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Compare-Contrast-Connect: Maps Through Time

NGSS Crosscutting Concepts


For centuries explorers and traders drew maps of the world. These maps show what was known about the planet earth at that time. Today, there are photographs from satellites to supplement and correct maps drawn from data collected at the earth's surface. Cartographers (mapmakers) today can use this information to make very detailed and accurate maps of the earth.



SF Fig. 1.3. (A) Chart of the Sandwich Islands, author unknown, published in the official account of Captain James Cook’s third voyage, 1785.


SF Fig. 1.3. (B) Carte Des Îles Sandwich, Bernizet, 1786, Captain Jean-Francois de Galaup Comte de La Pérouse

Image courtesy of David Rumsey Map Collection


SF Fig. 1.3. (E) Modern map of Hawai‘i, a portion of “The National Atlas of the United States of America. General Reference”, compiled by the US Geological Survey 2001, printed 2002

Image courtesy of the University of Texas Libraries, The University of Texas at Austin.

Comparing historical maps can show how the depiction and understanding of the world has changed over time. Maps of the Hawaiian Islands show that as scientific exploration progresses, and instrumentation and map-making techniques get more sophisticated, maps become more accurate (SF Fig. 1.3).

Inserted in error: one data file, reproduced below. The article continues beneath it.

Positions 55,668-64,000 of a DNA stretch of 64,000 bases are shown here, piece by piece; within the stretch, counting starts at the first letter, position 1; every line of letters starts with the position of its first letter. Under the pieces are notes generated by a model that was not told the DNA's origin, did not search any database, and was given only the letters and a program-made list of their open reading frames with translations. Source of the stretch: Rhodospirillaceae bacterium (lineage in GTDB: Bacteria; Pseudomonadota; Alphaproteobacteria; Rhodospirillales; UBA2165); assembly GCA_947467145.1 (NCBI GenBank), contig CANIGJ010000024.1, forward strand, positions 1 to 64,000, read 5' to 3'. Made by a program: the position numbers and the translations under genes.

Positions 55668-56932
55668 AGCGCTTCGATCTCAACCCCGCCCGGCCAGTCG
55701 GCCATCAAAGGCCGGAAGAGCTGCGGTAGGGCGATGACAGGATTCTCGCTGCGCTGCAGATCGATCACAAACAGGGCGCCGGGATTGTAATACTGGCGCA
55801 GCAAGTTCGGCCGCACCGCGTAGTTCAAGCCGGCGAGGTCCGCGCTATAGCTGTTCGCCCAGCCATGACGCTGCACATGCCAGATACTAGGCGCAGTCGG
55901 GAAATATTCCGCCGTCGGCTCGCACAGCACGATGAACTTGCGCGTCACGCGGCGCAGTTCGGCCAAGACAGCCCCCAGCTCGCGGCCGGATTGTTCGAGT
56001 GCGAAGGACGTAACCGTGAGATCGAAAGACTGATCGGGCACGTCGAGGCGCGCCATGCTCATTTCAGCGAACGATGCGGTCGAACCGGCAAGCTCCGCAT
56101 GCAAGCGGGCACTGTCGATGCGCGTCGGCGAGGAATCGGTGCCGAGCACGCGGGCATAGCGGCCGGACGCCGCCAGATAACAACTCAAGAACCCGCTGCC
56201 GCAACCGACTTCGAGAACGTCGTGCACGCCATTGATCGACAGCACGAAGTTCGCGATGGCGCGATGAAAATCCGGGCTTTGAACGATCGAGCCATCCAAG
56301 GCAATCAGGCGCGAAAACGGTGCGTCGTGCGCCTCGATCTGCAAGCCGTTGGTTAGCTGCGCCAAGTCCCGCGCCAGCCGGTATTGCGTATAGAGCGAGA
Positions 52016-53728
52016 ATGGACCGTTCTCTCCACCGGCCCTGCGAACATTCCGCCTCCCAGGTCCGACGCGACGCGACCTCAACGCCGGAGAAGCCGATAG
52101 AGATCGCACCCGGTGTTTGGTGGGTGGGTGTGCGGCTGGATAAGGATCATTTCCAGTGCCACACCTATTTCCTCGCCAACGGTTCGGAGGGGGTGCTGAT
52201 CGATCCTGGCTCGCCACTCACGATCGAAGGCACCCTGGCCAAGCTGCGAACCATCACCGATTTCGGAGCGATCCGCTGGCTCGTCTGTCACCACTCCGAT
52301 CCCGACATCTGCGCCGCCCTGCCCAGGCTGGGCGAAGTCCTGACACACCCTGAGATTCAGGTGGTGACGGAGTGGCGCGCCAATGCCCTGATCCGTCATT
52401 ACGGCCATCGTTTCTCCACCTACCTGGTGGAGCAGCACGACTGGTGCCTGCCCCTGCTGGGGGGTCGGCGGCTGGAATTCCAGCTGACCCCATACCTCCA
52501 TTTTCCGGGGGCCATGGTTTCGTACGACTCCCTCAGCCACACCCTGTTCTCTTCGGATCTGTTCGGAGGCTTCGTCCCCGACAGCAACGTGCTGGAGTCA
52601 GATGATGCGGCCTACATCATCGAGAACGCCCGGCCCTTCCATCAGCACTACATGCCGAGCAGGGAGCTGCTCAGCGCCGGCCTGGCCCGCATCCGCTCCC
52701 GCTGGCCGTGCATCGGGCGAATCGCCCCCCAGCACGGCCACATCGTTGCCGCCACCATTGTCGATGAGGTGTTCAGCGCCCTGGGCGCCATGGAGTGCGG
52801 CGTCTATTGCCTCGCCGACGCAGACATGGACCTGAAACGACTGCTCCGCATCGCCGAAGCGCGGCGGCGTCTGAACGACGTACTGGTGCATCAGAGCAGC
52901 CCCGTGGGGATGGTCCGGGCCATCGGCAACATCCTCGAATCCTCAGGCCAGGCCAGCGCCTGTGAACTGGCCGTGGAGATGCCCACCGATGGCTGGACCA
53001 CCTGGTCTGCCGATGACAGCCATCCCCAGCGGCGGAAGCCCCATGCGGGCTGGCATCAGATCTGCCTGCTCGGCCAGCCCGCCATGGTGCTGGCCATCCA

Question Set
  1. Why do you think the shape and positioning of the Hawaiian Islands on early maps changes over time? How do the islands look similar in comparison to maps we use today? How do they differ?
  2. In map A, the first western map of the Hawaiian Islands, why do you think there is such a detailed rendition of Kealakekua Bay (labeled as Karakakooa Bay on the map)? What do the lines around the islands represent? (Hint: Research Captain James Cook)
  3. Why are the Hawaiian Islands referred to as the Sandwich Islands on early maps?
  4. Do you think maps are still becoming more accurate? Why or why not? 
Exploring Our Fluid Earth, a product of the Curriculum Research & Development Group (CRDG), College of Education. University of Hawaii, 2011. This document may be freely reproduced and distributed for non-profit educational purposes.